Sikh Army captain sues DoD to keep beard, turban
A Ranger-qualified, Bronze Star-wearing captain filed suit against the Defense Department on Monday seeking permission to wear a turban and maintain his long hair and beard while in uniform in adherence to his Sikh faith — a permanent waiver already awarded to at least three other Sikh soldiers.
The court filing, obtained Tuesday by Army Times, also alleges that Capt. Simratpal Singh, assistant operations officer with 249th Engineer Battalion out of Fort Belvoir, Virginia, has been asked to undergo "nonstandard, discriminatory testing" involving the fit of his gas mask and helmet as a result of his request for religious accommodation, including orders to report for a multiple-day test at Aberdeen Proving Ground, Maryland.
Army lawyers agreed to postpone those tests after being questioned Monday by U.S. District Court Judge Beryl A. Howell, according to a news release from the Becket Fund for Religious Liberty, a nonprofit law firm that specializes in cases involving religious freedom and expression.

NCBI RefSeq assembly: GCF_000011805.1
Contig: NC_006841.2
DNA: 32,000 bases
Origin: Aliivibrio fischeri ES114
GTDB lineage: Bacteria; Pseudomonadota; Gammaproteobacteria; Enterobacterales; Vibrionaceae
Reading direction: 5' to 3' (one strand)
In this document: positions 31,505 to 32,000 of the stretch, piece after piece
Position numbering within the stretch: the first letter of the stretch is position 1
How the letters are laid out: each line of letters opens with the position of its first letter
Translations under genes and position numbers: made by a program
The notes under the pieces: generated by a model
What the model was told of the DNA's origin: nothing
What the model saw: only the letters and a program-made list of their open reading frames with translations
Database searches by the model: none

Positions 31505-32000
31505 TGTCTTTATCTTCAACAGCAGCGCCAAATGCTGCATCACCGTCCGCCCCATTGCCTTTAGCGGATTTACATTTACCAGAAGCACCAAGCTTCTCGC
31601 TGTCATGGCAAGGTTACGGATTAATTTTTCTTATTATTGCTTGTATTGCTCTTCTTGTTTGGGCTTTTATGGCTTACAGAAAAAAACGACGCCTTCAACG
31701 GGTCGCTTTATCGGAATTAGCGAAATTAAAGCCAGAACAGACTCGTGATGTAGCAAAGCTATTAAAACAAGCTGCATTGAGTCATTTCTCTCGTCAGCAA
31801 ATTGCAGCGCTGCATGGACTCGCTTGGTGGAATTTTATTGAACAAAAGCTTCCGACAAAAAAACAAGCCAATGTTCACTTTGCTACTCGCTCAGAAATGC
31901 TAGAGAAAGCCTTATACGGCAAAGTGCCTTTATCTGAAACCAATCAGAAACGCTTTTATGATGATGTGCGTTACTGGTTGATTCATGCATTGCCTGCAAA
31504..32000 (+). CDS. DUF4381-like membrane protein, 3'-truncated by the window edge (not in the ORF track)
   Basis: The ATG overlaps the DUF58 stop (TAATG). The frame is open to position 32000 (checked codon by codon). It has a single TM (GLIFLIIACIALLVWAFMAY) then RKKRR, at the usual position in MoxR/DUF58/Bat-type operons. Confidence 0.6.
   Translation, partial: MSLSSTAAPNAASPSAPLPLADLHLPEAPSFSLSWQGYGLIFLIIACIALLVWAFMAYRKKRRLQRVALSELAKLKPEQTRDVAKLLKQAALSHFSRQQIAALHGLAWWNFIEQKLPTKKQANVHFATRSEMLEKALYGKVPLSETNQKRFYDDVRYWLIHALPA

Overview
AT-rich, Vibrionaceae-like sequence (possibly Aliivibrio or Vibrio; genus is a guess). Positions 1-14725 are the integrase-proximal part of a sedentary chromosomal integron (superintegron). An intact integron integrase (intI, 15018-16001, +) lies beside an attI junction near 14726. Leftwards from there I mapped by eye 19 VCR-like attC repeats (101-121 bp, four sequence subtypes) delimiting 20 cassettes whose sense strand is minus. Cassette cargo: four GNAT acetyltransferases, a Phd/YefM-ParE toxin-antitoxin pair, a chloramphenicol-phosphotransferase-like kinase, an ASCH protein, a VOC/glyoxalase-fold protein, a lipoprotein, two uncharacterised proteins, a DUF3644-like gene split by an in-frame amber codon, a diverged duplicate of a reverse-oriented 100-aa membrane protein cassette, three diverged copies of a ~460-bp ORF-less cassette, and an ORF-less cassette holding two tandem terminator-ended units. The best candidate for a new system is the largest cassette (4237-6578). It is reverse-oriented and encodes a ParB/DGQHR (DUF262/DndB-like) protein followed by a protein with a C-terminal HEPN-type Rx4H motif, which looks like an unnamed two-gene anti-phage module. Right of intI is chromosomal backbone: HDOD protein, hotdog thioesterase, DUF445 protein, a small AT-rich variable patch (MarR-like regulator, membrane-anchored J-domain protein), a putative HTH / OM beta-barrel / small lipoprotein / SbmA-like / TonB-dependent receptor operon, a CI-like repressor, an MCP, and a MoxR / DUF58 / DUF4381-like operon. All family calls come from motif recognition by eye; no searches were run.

The tests will be delayed until Friday, said a spokesman for the Sikh Coalition, which also has attorneys representing Singh. A final decision on the tests could come Wednesday.
“We believe the Court will end the Army's discriminatory ban on observant Sikhs in the military,” Harsimran Kaur, legal director for the Sikh Coalition, said Monday. “Sikh Americans have proven time and again that they can serve with honor and excellence.”
The suit, filed in Washington, D.C., seeks to stop these tests on various grounds, including assertions that they limit Singh's freedom of speech and right to practice his religion.
Air Force Maj. Ben Sakrisson, a Defense Department spokesman, said via email that DoD "provides to the maximum extent possible for the free exercise of religion by all members of the military services who choose to do so," but that the Pentagon did not comment on ongoing litigation.
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